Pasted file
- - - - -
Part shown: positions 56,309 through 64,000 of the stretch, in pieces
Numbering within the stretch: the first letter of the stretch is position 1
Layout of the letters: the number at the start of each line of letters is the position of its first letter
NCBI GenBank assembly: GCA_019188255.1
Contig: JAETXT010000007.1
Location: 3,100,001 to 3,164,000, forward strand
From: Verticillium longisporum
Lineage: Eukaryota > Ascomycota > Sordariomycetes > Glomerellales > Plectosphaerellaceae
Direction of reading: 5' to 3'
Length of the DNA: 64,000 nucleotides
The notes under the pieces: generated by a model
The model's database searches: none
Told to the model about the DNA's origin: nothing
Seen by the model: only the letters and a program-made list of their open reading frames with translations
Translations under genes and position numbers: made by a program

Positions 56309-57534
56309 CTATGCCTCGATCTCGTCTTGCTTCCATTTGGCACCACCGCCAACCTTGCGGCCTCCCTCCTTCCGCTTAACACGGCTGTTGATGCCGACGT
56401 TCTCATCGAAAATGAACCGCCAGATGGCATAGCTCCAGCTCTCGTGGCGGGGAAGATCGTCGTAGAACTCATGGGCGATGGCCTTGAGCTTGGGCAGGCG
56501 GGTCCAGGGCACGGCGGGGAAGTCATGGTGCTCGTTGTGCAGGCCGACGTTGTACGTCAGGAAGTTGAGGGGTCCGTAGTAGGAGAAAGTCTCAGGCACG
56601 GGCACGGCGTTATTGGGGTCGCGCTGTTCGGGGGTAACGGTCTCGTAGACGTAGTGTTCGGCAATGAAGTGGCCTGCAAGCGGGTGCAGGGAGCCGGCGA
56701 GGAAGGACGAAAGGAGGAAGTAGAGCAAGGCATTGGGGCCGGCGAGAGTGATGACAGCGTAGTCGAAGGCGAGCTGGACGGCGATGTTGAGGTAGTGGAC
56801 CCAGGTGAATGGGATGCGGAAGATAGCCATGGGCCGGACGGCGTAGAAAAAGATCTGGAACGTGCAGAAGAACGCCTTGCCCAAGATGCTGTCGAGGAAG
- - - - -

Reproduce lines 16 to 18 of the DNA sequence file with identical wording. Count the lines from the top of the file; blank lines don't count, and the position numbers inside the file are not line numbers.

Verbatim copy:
Positions 56309-57534
56309 CTATGCCTCGATCTCGTCTTGCTTCCATTTGGCACCACCGCCAACCTTGCGGCCTCCCTCCTTCCGCTTAACACGGCTGTTGATGCCGACGT
56401 TCTCATCGAAAATGAACCGCCAGATGGCATAGCTCCAGCTCTCGTGGCGGGGAAGATCGTCGTAGAACTCATGGGCGATGGCCTTGAGCTTGGGCAGGCG